Label form fields
Labels describe the purpose and function of form elements: for example, the label “month” next to a dropdown menu listing the months of the year, or the label “first name” next to a text input field. Labels are critical because they tell the user what information to provide in the form element.
Designers have other methods to communicate the purpose and function of form fields. Location on the page can offer clues. For example, an unlabeled field in the upper right corner of a Web page is likely to be a search field, while a dropdown menu on the home page is likely to offer quick access to commonly used pages within a site. By following such conventions, designers can save precious screen space by providing form functionality without the necessity of a label. However, when we rely on clues and conventions to communicate the function of such elements, users must decipher the design to use it effectively. Our desire to conserve screen space puts usability at risk because, without an explicit label, users may misinterpret the function of these elements (Figure 9.3).
Figure 9.3: InfoSpace uses default text (1) to label the form fields “Type of Business,” “City,” and “State.” The label disappears from “Type of Business” and “City” when the fields are activated by the cursor. www.infospace.com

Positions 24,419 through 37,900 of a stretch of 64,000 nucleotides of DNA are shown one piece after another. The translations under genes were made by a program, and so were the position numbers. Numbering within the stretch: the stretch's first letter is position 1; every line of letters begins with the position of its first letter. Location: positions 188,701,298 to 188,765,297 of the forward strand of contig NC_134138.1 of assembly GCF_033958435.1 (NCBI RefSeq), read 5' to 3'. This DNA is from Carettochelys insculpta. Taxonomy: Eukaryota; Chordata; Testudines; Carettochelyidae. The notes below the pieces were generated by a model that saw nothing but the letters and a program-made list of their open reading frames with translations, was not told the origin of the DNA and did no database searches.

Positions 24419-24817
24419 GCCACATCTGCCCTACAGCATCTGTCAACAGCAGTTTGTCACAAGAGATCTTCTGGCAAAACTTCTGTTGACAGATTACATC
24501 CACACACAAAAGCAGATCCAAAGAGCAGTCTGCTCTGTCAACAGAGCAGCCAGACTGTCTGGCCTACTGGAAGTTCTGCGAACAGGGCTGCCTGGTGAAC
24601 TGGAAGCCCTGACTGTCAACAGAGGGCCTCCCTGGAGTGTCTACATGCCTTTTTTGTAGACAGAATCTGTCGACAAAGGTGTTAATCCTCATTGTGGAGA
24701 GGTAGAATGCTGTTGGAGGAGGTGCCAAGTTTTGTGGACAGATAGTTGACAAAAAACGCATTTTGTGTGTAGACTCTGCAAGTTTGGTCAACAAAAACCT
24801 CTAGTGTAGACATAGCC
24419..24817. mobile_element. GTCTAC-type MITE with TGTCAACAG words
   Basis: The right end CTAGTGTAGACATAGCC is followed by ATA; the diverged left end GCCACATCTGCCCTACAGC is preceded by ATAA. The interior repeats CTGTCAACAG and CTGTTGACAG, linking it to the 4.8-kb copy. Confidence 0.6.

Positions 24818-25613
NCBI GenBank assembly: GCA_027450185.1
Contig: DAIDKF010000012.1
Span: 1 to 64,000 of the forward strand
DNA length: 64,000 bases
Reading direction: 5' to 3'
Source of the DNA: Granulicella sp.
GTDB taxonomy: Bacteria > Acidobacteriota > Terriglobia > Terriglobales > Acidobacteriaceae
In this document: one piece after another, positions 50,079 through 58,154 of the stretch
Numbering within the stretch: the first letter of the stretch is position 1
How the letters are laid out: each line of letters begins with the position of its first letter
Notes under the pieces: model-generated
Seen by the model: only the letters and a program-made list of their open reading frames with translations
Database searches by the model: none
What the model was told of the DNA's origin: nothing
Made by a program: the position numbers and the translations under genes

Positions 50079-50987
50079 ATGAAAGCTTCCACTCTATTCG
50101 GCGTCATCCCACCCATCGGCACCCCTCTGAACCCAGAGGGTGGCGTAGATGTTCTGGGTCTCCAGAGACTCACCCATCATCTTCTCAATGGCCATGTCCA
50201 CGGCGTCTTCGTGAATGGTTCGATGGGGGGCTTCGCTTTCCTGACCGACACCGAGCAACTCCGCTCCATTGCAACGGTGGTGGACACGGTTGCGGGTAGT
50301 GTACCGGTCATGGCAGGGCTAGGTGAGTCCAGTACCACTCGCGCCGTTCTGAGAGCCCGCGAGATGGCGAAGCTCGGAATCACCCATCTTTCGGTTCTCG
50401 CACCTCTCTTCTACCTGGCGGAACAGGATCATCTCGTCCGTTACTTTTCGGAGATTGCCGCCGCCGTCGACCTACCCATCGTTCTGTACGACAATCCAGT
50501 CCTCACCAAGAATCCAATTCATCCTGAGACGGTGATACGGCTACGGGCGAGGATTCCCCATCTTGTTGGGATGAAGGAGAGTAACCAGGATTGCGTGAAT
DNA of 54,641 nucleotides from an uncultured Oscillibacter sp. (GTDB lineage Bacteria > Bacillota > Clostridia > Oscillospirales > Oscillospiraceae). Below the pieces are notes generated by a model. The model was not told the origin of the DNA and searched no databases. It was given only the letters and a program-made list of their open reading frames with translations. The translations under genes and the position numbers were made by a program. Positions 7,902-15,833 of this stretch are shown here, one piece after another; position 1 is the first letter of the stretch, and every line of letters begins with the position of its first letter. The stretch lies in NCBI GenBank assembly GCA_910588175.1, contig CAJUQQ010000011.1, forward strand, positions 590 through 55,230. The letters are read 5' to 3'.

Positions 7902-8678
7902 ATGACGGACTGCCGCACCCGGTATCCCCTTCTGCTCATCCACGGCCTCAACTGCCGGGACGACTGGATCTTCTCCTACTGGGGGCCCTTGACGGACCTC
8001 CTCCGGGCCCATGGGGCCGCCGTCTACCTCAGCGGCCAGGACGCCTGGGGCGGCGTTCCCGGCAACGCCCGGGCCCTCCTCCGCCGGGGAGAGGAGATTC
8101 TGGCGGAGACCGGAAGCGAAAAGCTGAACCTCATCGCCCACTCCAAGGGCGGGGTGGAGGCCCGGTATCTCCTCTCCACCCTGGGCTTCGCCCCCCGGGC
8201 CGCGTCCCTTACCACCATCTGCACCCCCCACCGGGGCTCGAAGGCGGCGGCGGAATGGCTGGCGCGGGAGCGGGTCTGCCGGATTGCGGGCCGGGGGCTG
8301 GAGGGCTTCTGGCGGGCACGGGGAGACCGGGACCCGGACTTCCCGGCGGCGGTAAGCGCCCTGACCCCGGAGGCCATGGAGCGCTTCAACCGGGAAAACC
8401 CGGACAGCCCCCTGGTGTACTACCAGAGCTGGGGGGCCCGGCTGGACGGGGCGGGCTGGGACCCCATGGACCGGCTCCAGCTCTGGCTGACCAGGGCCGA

A better approach is to label form elements so their purpose is obvious. A label placed near the field it describes lets users know what is expected. Users will therefore be more likely to use the element successfully. Nonvisual users do not see the rendered page, but also benefit from proximity: Text that immediately precedes a form field is likely to be its label.
Proximity alone is sometimes insufficient. Nonvisual users often use the tab key to cycle through actionable elements, such as links and form fields. When encountering a form field that is not explicitly labeled, the user knows nothing about the purpose of the field without using other keyboard commands to browse the surrounding text in search of a label. Another possible problem arises when a label does not directly precede its form element in the code. For instance, a disconnect between label and element may occur when forms are embedded within layout tables.
Fortunately, HTML provides the means to explicitly link labels to the form elements that they describe. The purpose and function of form elements is therefore clear regardless of where the elements appear in the code. The
LABEL FOR tag associates a form label with its form element using the
<label for="search">Search:</label><br />
<input type="text" id="search" name="search" />
When labels and elements are linked using the
LABEL FOR tag, the function of form fields is clearly identified and can be communicated to nonvisual users.